DOI: 10.1002/cdq.12339 ISSN: 0889-4019

Career decision‐making difficulties among career‐decided college students

Consuelo Arbona, Weihua Fan, Marcel A. de Dios, Norma Olvera
  • Organizational Behavior and Human Resource Management
  • General Psychology
  • Applied Psychology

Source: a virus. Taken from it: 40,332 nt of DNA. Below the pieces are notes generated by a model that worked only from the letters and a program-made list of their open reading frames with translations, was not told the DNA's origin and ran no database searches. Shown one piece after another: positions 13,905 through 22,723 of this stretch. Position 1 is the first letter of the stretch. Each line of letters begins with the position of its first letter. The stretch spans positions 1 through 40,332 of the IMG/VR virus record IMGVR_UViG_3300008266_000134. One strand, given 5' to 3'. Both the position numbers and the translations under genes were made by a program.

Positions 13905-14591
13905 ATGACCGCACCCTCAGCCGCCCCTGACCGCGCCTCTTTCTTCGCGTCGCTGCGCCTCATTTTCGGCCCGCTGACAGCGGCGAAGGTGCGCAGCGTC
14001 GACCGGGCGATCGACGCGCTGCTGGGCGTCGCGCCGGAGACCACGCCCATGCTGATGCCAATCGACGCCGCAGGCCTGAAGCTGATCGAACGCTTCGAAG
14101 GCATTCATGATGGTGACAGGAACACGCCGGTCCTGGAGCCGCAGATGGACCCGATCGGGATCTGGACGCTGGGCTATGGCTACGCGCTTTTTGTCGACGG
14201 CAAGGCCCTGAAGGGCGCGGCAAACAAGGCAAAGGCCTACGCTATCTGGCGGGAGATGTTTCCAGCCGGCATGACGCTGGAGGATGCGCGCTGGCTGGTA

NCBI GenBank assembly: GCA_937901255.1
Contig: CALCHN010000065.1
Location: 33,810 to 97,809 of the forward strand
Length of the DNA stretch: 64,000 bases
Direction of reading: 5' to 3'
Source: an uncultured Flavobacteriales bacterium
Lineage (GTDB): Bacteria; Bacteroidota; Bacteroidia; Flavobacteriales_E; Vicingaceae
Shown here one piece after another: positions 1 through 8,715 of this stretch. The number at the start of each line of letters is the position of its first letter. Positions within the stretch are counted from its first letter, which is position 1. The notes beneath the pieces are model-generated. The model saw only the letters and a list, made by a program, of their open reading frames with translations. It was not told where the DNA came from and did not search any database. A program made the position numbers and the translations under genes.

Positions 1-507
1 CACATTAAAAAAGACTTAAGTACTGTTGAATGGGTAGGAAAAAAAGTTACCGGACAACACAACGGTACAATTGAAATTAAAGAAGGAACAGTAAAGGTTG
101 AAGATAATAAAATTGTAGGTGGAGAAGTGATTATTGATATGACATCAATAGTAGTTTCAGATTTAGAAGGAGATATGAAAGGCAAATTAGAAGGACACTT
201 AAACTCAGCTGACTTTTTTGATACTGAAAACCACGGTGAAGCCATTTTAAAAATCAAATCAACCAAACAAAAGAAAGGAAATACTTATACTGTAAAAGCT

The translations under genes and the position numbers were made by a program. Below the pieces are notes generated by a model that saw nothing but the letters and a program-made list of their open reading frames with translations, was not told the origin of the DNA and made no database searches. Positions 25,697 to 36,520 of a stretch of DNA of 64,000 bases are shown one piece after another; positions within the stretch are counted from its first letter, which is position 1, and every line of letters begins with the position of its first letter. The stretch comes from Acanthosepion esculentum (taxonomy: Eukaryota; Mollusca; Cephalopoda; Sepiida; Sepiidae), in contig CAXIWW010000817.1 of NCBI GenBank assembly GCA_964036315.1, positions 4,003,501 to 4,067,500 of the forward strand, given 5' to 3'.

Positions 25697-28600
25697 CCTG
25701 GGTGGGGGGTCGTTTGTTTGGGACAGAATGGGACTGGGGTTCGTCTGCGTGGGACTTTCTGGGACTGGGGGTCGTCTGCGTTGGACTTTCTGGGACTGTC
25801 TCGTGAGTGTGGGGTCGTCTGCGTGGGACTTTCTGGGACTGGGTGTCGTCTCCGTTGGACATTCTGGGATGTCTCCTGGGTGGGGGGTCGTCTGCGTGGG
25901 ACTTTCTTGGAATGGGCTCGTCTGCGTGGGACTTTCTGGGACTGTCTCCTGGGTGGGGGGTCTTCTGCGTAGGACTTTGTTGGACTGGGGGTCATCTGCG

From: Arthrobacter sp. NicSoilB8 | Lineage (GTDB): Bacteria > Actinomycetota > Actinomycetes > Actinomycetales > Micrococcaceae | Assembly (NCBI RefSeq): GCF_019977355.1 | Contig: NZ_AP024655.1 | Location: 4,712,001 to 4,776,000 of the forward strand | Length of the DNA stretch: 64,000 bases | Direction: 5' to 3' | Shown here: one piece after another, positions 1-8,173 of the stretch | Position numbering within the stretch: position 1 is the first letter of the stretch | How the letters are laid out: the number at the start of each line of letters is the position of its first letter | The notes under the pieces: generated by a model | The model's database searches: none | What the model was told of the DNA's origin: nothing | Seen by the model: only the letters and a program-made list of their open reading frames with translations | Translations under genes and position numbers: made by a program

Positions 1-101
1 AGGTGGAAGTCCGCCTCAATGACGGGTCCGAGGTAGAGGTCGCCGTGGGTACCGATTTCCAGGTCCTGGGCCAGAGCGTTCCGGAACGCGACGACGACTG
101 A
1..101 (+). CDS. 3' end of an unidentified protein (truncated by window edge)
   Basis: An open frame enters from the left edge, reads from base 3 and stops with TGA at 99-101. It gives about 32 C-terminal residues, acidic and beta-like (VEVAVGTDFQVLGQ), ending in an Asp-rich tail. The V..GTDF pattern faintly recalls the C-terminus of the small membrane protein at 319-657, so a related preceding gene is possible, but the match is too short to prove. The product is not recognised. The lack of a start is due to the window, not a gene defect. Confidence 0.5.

The procedures developed by Gati and colleagues to interpret scores in the Career Decision Difficulties Questionnaire were implemented to examine difficulties’ profiles among self‐identified decided college students who reported being either comfortable or uncomfortable with their career choice. Of the 583 participants, 92.5% were career decided and 7.5% were undecided. Close to half (47.2%) of the career‐decided students self‐identified as uncomfortable with their career choice and reported similar career decision‐making difficulties as their undecided peers. The most salient difficulties among decided uncomfortable students were general indecisiveness and lack of knowledge regarding occupations and the decision‐making process. Greater difficulties related to lack of knowledge about oneself, and internal conflicts predicted membership in the decided uncomfortable group versus the decided comfortable group. Results indicated that career‐decided students are not a homogenous group. Implications of the findings for career counseling with decided uncomfortable college students are discussed.

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